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Mike Sandmel is the Manager of Coalition Engagement for the New Economy Coalition. Raised by politically active Unitarian Universalists, Mike began organizing as a high school freshman working on a successful town wide living wage campaign. He graduated magna cum laude from New York University's Gallatin School of Individualized Study with an interdisciplinary BA in ecology and economics. He founded and managed the NYU Bike Share, the first ever bike-sharing program in New York City. He was a 2011 Morris K. Udall Scholar, an exchange student in political economy and economic history at Stockholm University, and authored an honors thesis entitled "Populism In The Anthropocene: A Study of Climate Change Politics at Occupy Wall Street.” He has served for two years on the steering committee of SustainUS, a youth-run NGO that advocates for sustainable development at the UN level. He has taken part in delegations to UN negotiations in Rio de Janeiro and Doha. His writing has appeared in Grist, Common Dreams, Waging Nonviolence, Nation Of Change, N+1, and Alternet as well as Andrew Revkin's "Dot Earth" blog for the New York Times.

 

Voices of New Economies: Sean Geobey

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This blog is part of the 'Voices of New Economies' series within Cities for People - an experiment in advancing the movement toward urban resilience and livability through connecting innovation networks. This Voices series is collectively curated by One Earth and The Canadian CED Network. We are launching Voices of New Economies as part of New Economy Week 2014, hosted by the New Economy Coalition. Throughout this week, a series of 5 questions guide our exploration of what it would take to build the economy we need - one that works for people, place, and planet.

Today’s Voices story responds to the fifth and final question in the New Economy Week series: How can we support neighborhoods, cities, towns, and regions as the fertile ground for the kind of economy we need?

Voices of New Economies - An Interview with Sean Geobey

By Nabeel Ahmed

When Sean Geobey was in university, he helped start up a community capacity building nonprofit. It introduced him to the challenges of how social service organizations financed their work, a question Voices_Sean Goebey_Piche has grappled with in his doctoral research at the University of Waterloo and the Waterloo Institute of Social Innovation and Resilience. His work on social finance looks at alternative funding models and how they can transform the social sector, private markets, and governments that encourage more inclusive, democratic, and real-wealth creating activities.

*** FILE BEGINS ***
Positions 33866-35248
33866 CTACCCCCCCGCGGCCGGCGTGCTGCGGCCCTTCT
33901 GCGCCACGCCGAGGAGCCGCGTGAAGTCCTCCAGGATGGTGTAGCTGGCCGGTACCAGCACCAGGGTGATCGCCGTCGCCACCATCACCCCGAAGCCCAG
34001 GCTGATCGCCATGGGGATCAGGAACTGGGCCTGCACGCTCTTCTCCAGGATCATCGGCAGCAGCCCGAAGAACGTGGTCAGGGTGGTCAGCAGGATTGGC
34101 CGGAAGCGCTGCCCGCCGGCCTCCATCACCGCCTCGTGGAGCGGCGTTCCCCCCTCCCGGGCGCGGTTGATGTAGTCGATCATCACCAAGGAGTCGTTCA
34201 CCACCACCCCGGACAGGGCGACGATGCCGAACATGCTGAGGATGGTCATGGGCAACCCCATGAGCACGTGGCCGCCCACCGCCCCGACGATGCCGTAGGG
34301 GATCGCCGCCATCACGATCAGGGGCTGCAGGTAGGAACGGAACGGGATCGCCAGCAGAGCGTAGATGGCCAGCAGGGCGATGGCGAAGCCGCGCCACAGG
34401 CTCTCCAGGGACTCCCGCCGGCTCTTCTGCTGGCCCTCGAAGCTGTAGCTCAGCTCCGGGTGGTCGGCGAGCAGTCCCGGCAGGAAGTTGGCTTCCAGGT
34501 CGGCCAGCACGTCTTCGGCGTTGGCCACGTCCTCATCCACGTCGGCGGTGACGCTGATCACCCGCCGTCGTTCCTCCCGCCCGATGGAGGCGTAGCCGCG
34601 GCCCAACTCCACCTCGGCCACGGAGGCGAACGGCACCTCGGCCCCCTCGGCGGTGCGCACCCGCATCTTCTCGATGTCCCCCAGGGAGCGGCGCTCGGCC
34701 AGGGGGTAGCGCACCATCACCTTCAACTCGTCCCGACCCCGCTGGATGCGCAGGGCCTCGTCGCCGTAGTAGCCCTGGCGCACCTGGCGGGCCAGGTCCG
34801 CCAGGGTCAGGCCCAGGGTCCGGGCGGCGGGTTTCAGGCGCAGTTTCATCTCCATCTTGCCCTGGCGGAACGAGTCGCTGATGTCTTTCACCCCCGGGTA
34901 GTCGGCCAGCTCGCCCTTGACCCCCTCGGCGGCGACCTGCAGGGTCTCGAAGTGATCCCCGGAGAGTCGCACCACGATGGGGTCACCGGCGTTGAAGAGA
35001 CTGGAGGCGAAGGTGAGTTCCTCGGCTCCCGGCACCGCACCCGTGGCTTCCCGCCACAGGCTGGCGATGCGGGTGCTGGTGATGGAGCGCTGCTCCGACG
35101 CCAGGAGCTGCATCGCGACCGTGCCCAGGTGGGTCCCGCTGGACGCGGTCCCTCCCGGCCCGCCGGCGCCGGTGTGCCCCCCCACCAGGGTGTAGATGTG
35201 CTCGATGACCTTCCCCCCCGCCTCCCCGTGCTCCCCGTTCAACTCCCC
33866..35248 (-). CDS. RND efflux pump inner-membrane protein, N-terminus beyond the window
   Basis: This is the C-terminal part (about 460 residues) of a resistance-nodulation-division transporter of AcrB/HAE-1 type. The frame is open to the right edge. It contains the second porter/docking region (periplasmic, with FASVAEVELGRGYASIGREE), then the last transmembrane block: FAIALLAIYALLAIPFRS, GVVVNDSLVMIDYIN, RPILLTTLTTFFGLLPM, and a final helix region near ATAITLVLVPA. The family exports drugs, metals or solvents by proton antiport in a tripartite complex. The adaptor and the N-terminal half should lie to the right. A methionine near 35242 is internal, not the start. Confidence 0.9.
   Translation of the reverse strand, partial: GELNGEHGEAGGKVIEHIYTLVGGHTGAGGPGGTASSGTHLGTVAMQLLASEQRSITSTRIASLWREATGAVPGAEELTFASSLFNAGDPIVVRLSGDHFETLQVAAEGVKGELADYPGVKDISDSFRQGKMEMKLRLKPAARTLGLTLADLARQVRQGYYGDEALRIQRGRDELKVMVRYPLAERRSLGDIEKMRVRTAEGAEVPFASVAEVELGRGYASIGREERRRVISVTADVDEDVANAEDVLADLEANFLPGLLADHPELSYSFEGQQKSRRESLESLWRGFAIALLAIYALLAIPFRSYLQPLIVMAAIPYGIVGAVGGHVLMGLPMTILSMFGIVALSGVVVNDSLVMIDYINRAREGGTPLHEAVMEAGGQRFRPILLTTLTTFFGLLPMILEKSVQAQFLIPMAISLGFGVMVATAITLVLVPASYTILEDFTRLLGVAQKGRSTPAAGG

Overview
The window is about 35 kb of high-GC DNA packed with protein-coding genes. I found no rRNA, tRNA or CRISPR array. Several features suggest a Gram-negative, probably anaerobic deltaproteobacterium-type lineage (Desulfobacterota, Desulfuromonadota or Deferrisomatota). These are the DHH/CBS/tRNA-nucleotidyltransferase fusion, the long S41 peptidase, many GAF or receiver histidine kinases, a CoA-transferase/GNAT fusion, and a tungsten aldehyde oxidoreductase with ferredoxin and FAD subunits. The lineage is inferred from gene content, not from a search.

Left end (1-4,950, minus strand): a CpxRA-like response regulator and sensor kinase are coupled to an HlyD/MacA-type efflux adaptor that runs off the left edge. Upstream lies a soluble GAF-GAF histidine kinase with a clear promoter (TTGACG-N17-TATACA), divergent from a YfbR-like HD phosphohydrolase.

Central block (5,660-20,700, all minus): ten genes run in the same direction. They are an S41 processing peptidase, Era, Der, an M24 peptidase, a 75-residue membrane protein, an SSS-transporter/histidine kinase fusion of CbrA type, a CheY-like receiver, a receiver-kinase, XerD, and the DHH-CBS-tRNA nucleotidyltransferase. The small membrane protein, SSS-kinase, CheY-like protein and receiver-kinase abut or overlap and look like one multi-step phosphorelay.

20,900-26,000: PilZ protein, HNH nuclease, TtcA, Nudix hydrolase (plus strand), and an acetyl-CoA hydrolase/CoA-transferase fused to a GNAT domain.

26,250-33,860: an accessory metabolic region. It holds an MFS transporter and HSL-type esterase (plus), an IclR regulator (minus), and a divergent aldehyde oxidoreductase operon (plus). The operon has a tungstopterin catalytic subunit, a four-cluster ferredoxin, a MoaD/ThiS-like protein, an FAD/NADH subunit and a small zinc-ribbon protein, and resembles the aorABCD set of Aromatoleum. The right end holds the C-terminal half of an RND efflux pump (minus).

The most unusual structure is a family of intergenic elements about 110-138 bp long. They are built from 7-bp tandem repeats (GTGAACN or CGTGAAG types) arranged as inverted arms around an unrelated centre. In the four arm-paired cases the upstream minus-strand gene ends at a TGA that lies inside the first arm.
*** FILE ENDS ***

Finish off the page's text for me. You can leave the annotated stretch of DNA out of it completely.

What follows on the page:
For Sean, real wealth comes from the things that allow us to better express ourselves; things that allow for individual talents and interests to flourish in a way that doesn't harm other people's capacity to do the same. That wealth, he says, comes from our capacity to invest materially, socially, and and intellectually in the creation of institutions and infrastructure that support collective efforts to try and make the world a better place.

What are some key elements of new economies?

"It's important, here, to take stock of the new economies we are drifting into and guide them towards the new economies we desire (which may have elements of the 'old' economies as well).

Increasingly, real wealth is being diminished by the commodification of human inputs and creativity. This is a world of increased automation, designed more by bits and data rather than the creation of actual goods and services. It is a globalized world, not just economically but also socially and culturally. There has been a troubling shift towards institutions that are fundamentally unaccountable to the general public and community; corporate actors that act with impunity across borders present a real challenge for the remaining democratic institutions to channel productive capacity towards broader positive impacts rather than just shareholders.

Despite the discontents, more flexibility does hold an incredible amount of promise, and technological advances can increase material well-being and creative potential.

Ultimately, new, resilient economies that better serve people will require a revitalization of democratic people-controlled institutions, from governments, to finance, to worker organizations, to company ownership and control. It means a better understanding of local environments and the increasing variety of people in them, learning from past institutions while creating new ones, in ways that can leverage advances in technology."

How can we support neighborhoods, cities, towns, and regions as the fertile ground for the kind of economy we need?

"At the local level, we have a real opportunity to revive and modernize this idea of a mutual aid driven society that was prevalent in the late 19th century.This includes the credit union sector, cooperatives, and craft unions, creating opportunities for people to support each other's work around the world. Such organizations can maintain autonomy while working together at a global scale, which large multinational corporations and the financial sector do quite well, but older models of mutual aid have historically struggled with.